Financial fraud continues to be the fastest growing form of elder abuse. As the senior population in this country increases, so do the financial crimes committed against these vulnerable and trusting individuals. Elder abuse is particularly hard to combat because it frequently goes unreported, as do financial scams—making elder financial scams a relatively “low-risk” crime. Elderly victims are often confused, afraid or embarrassed to report crimes against them so the best way to protect your older loved ones is to educate them about common scams.
As the senior population in this country continues to grow, so do the financial crimes committed against them. Stealing seniors’ hard-earned money is one of the most prevalent forms of financial fraud that takes place today. Scammers are repugnant but not stupid, and they prey on the vulnerability, trusting nature and, often, the loneliness that make seniors an easy target.
The best way to prevent this is education about the common scams and fraud techniques used by those who target the elderly. This means not only ensuring that seniors in your life know what to watch, but also that they will come to a loved one for advice before they take action when approached by someone asking for money or personal information. Listed below are some of the most common scams currently used to victimize seniors.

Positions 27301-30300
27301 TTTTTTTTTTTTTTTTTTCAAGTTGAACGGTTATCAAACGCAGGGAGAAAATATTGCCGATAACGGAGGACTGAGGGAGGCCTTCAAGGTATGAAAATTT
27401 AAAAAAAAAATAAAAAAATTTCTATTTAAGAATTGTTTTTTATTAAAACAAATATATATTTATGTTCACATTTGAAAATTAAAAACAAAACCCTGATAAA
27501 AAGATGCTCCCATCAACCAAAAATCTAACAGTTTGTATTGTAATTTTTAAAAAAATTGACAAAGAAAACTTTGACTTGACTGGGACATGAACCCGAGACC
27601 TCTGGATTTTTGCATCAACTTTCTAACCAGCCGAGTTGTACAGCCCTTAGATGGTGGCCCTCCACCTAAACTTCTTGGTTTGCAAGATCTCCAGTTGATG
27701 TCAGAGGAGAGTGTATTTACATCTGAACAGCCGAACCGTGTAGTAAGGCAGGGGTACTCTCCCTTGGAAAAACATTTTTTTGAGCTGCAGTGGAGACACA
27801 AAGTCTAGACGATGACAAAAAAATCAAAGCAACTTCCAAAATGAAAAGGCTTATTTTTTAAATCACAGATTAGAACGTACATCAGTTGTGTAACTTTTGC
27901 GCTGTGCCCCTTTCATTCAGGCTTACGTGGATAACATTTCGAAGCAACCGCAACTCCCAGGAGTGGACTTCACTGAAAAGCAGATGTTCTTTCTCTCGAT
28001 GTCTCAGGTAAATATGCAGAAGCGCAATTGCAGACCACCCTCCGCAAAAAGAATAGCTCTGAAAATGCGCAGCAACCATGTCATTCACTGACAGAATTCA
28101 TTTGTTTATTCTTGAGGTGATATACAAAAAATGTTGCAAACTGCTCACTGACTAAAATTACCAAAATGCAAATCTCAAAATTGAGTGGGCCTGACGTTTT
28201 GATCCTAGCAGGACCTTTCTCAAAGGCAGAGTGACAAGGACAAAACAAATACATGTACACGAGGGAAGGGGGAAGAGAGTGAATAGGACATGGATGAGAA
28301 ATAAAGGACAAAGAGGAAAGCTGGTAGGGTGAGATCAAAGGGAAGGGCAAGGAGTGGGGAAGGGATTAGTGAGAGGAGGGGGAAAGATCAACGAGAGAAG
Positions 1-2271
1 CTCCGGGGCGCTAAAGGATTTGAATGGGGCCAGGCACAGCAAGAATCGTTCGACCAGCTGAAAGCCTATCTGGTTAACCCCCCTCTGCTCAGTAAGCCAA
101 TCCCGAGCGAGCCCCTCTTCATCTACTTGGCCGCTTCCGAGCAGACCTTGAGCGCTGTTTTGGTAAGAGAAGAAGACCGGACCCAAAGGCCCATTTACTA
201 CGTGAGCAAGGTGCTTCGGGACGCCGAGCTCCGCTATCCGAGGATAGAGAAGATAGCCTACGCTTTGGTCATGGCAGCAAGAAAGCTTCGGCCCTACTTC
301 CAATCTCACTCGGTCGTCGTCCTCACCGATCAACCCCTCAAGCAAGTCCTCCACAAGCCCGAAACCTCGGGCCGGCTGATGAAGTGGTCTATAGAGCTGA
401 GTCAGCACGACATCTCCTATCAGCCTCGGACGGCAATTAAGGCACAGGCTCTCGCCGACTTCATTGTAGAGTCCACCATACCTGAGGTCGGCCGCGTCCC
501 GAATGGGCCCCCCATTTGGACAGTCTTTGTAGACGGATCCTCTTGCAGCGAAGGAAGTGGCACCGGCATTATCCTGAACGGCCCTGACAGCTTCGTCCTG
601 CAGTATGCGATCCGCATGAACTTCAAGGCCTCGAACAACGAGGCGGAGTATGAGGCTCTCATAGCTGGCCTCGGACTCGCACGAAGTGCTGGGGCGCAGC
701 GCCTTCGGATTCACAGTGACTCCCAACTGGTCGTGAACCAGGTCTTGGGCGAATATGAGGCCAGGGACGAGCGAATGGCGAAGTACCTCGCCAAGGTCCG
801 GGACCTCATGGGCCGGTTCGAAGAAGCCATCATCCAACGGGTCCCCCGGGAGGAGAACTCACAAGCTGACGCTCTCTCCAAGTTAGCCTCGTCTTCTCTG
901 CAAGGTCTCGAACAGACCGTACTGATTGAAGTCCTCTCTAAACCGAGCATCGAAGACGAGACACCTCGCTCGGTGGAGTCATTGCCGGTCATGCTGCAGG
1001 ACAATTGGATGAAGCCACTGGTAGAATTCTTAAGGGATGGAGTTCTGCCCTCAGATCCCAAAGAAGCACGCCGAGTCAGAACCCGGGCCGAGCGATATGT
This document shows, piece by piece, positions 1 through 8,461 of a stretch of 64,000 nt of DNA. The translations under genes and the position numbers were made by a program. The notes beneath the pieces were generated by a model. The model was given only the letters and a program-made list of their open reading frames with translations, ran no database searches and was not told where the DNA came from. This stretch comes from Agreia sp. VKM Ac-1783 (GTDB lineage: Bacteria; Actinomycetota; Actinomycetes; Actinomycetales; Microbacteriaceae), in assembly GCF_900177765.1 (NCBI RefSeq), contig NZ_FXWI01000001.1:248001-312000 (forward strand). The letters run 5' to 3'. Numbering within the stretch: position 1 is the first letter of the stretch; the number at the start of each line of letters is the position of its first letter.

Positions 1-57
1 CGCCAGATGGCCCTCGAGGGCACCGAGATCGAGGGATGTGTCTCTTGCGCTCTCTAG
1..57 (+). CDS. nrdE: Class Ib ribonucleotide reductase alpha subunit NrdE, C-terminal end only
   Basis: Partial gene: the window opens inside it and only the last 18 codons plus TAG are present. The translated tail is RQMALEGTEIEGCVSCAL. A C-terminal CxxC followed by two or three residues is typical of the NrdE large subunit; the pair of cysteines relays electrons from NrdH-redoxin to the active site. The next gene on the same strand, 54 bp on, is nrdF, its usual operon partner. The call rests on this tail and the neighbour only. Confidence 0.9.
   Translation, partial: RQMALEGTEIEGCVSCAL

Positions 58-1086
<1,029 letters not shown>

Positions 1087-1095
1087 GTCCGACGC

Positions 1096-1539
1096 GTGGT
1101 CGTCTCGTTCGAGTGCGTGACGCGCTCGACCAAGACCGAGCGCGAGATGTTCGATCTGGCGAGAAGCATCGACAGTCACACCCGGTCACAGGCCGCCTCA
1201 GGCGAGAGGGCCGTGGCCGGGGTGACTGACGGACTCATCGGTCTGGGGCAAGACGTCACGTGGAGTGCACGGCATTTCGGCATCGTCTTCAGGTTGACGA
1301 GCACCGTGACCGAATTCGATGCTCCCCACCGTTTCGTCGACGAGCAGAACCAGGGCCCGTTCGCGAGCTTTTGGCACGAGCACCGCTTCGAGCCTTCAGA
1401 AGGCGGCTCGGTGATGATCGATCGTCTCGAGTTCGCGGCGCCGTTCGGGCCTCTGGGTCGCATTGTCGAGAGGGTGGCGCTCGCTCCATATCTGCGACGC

Writing your will isn’t a task anyone looks forward to doing. You’re not only acknowledging your own inevitable demise but actively planning for it. In fact, an AARP survey found that two out of five Americans over the age of 45 don't have a will. However, creating a will is one of the most important things you can do for your loved ones.
By placing your wishes on paper, you help ensure that your heirs avoid unnecessary hassles and that a life's worth of possessions end up in the right hands. While preparing a will may seem like an overwhelming task, in most cases it is simple and straightforward. Below are tips to help you get started.
With nearly 15 percent of the United States population already over the age of 65, few American families are exempt from concerns—now or in the future—about how to care for aging family members. For many, the ability to care for a family member in their own home is not an option, thus necessitating reliance on care from an assisted living facility or nursing home. Reliance on this type of care can prove costly, so it is important that families consider investing in long-term care insurance to help prepare for this eventual need.
When planning for life as a senior citizen, it would be smart to include Long Term Care on that bucket list. Statistics show that 70 percent of people over 65 will need long-term care services of one kind or another, and it can be very expensive.
Medicare coverage will not pay for most of the long-term care services that may be needed. There are federal public programs, such as the Older Americans Act, that pay some long-term services, but like Medicaid they target people with the most functional and financial need.
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